About 250km to the south of us lie the Alps, already covered in a good thick layer of snow at this time of year. The mountains have always been fascinating to me, and seeing them awakens that same childish pleasure as when I catch the first glimpse of the sea on the way to the seaside.
And the traditions find it fascinating too.
Before the age of digital photos I would occasionally drive there, either for some sightseeing of the beautiful lakes and mountain passes, or for a day of skiing.
Life in the villages and remote farms in mountainous regions used to be very hard in winter (and still can be), and many superstitions arose, particularly regarding this time of year. Some of these are rather sinister, with evil spirits and fearsome creatures playing a role. One of these is Krampus, often depicted as a hairy horned man-like figure, who frightened children into being well-behaved. This is one of the least frightening photos I could find. If you search ‘Krampus’ online you will see even scarier images!
Similarly, in Bavaria ‘Knecht Ruprecht’ was an evil man dressed completely in black, who supposedly ate naughty children. Here he is depicted as part animal, resembling the devil…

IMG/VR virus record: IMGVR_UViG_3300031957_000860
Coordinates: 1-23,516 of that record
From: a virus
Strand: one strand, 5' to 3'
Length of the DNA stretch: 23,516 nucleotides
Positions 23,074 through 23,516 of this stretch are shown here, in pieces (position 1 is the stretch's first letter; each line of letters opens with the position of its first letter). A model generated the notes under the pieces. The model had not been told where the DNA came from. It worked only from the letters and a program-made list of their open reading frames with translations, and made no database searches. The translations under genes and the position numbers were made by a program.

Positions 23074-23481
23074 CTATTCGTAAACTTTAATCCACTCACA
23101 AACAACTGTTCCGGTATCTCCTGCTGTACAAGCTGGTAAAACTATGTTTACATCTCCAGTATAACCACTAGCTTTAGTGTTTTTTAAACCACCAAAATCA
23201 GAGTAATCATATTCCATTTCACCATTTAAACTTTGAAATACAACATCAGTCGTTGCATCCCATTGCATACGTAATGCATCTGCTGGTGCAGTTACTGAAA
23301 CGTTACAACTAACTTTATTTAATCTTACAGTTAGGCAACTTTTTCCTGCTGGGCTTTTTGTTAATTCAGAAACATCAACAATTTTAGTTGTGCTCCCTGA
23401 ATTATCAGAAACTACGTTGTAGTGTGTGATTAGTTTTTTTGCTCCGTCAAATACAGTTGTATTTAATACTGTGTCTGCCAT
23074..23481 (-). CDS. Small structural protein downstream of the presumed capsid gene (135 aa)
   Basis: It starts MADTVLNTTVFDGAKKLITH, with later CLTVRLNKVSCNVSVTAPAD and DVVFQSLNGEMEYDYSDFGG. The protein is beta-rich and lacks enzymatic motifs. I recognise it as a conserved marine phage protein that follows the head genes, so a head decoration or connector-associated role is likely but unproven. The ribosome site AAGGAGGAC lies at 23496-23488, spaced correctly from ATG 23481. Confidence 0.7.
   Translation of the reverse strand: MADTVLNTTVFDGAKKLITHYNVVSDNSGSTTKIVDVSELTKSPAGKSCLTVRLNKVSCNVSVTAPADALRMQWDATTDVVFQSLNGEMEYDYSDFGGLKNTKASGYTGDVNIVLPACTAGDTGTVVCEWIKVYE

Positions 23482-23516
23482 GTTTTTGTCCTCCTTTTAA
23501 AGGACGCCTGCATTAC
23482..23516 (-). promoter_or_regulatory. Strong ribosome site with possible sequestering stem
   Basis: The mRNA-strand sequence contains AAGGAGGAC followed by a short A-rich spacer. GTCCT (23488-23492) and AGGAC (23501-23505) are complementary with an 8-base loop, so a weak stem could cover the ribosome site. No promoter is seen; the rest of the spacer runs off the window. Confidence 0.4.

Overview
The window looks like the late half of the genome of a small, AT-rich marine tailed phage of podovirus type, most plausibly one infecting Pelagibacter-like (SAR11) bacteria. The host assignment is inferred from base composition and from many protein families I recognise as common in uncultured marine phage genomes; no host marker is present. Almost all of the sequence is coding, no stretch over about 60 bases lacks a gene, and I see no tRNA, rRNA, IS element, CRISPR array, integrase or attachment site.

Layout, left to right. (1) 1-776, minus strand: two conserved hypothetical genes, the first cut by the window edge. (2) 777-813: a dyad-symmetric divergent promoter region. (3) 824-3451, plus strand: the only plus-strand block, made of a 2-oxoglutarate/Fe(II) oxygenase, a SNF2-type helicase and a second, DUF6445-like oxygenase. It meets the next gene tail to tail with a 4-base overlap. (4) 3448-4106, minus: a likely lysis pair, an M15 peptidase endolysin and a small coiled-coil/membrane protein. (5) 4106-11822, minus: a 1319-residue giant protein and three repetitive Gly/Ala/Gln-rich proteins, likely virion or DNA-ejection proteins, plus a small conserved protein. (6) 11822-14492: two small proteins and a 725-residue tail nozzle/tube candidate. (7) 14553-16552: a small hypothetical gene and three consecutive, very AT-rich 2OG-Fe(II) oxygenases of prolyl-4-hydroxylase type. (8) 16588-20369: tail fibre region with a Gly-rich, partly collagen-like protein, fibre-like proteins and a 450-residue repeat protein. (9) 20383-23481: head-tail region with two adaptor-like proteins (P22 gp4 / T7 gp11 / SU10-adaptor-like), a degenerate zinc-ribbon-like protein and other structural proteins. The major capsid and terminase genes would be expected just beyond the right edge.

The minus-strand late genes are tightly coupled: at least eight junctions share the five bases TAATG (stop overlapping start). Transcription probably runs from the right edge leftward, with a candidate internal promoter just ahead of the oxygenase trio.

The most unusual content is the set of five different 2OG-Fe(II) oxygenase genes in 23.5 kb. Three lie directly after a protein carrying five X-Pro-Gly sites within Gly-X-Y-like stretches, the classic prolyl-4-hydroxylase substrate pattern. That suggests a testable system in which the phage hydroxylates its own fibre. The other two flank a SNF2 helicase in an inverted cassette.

While, on December 6th, the good children receive gifts from Saint Nicholas (the original Santa!), naughty children were tortured; I remember a student of mine (an adult at the time) telling us how he was still filled with dread on December 6th when he recalled how he was collected by Krampus/ Knecht Ruprecht every year and put in a sack, convinced he was going to die!!
Another myth involves evil who people make a pact with the devil during these dark days and turn into weirwolves, threatening humans and animals alike. It was common to burn incense in the stables and barns over Christmas, to ban evil spirits. One of the superstitions I have heard is that the animals in the barns are suddenly able to speak, and foretell the future. Should, however, anybody hear them, he or she is destined to immediate death. (Not sure how that one can be explained!) Another story is that on New Year’s Eve the animals can air their complaints to the ‘house spirit’ about the farmer if they have been mistreated, and he will then be punished. (I like that one!)
All of these myths and many more have become tradition and are remembered, re-enacted or celebrated in December, mainly between Thomas Day (today, December 21st) and Epiphany (January 6th) – the so-called ‘Rauhnächte’ – varying greatly from region to region. The appropriate clothing, masks and paraphernalia are passed down through generations or carefully preserved by communities. I love the fact that so many truly ancient traditions are still alive here today, mostly with pagan origins, being then rearranged around Christian holidays and adapted or extended over the centuries. I am sure, though, that children nowadays are not tormented as much as my student was 50-odd years ago. 😉
And now some nicer images… of my garden on a frosty winter solstice day. 😃
(Click on any image to open a slideshow).
Wishing you a happy Solstice day.